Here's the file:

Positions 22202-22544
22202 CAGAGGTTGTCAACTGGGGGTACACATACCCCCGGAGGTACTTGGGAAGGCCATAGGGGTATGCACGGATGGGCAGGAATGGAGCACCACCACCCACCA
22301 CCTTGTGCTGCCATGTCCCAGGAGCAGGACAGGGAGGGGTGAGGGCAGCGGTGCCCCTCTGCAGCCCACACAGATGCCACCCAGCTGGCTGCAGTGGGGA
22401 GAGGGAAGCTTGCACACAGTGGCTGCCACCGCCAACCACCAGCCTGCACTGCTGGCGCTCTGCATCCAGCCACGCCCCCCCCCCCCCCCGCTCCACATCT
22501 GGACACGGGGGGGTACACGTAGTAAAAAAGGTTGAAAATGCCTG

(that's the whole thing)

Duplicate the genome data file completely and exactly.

Positions 22202-22544
22202 CAGAGGTTGTCAACTGGGGGTACACATACCCCCGGAGGTACTTGGGAAGGCCATAGGGGTATGCACGGATGGGCAGGAATGGAGCACCACCACCCACCA
22301 CCTTGTGCTGCCATGTCCCAGGAGCAGGACAGGGAGGGGTGAGGGCAGCGGTGCCCCTCTGCAGCCCACACAGATGCCACCCAGCTGGCTGCAGTGGGGA
22401 GAGGGAAGCTTGCACACAGTGGCTGCCACCGCCAACCACCAGCCTGCACTGCTGGCGCTCTGCATCCAGCCACGCCCCCCCCCCCCCCCGCTCCACATCT
22501 GGACACGGGGGGGTACACGTAGTAAAAAAGGTTGAAAATGCCTG